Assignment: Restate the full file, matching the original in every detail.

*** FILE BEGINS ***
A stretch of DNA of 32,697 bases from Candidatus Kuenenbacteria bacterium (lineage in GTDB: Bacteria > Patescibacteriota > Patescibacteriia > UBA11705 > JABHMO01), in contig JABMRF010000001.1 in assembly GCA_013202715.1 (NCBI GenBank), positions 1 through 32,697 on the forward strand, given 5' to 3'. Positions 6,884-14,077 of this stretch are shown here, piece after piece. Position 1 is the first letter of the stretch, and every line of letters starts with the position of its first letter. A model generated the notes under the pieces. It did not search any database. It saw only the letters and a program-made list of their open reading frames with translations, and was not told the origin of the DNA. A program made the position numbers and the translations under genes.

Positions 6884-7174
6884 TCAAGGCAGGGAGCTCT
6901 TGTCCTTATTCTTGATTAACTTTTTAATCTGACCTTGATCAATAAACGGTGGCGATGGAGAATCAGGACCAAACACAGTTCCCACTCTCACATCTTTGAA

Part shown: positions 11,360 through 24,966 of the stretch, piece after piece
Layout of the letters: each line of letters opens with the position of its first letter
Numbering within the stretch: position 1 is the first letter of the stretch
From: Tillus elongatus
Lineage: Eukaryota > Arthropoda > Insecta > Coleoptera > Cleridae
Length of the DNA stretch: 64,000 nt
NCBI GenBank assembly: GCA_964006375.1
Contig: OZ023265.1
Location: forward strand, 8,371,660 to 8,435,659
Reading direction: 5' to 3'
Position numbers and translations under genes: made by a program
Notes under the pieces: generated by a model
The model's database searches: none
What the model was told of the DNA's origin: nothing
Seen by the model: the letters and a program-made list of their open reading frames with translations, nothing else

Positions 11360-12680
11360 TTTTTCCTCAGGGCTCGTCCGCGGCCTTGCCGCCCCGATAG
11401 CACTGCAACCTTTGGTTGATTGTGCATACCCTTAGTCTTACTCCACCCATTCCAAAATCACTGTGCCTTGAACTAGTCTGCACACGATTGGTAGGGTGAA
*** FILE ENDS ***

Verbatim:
A stretch of DNA of 32,697 bases from Candidatus Kuenenbacteria bacterium (lineage in GTDB: Bacteria > Patescibacteriota > Patescibacteriia > UBA11705 > JABHMO01), in contig JABMRF010000001.1 in assembly GCA_013202715.1 (NCBI GenBank), positions 1 through 32,697 on the forward strand, given 5' to 3'. Positions 6,884-14,077 of this stretch are shown here, piece after piece. Position 1 is the first letter of the stretch, and every line of letters starts with the position of its first letter. A model generated the notes under the pieces. It did not search any database. It saw only the letters and a program-made list of their open reading frames with translations, and was not told the origin of the DNA. A program made the position numbers and the translations under genes.

Positions 6884-7174
6884 TCAAGGCAGGGAGCTCT
6901 TGTCCTTATTCTTGATTAACTTTTTAATCTGACCTTGATCAATAAACGGTGGCGATGGAGAATCAGGACCAAACACAGTTCCCACTCTCACATCTTTGAA

Part shown: positions 11,360 through 24,966 of the stretch, piece after piece
Layout of the letters: each line of letters opens with the position of its first letter
Numbering within the stretch: position 1 is the first letter of the stretch
From: Tillus elongatus
Lineage: Eukaryota > Arthropoda > Insecta > Coleoptera > Cleridae
Length of the DNA stretch: 64,000 nt
NCBI GenBank assembly: GCA_964006375.1
Contig: OZ023265.1
Location: forward strand, 8,371,660 to 8,435,659
Reading direction: 5' to 3'
Position numbers and translations under genes: made by a program
Notes under the pieces: generated by a model
The model's database searches: none
What the model was told of the DNA's origin: nothing
Seen by the model: the letters and a program-made list of their open reading frames with translations, nothing else

Positions 11360-12680
11360 TTTTTCCTCAGGGCTCGTCCGCGGCCTTGCCGCCCCGATAG
11401 CACTGCAACCTTTGGTTGATTGTGCATACCCTTAGTCTTACTCCACCCATTCCAAAATCACTGTGCCTTGAACTAGTCTGCACACGATTGGTAGGGTGAA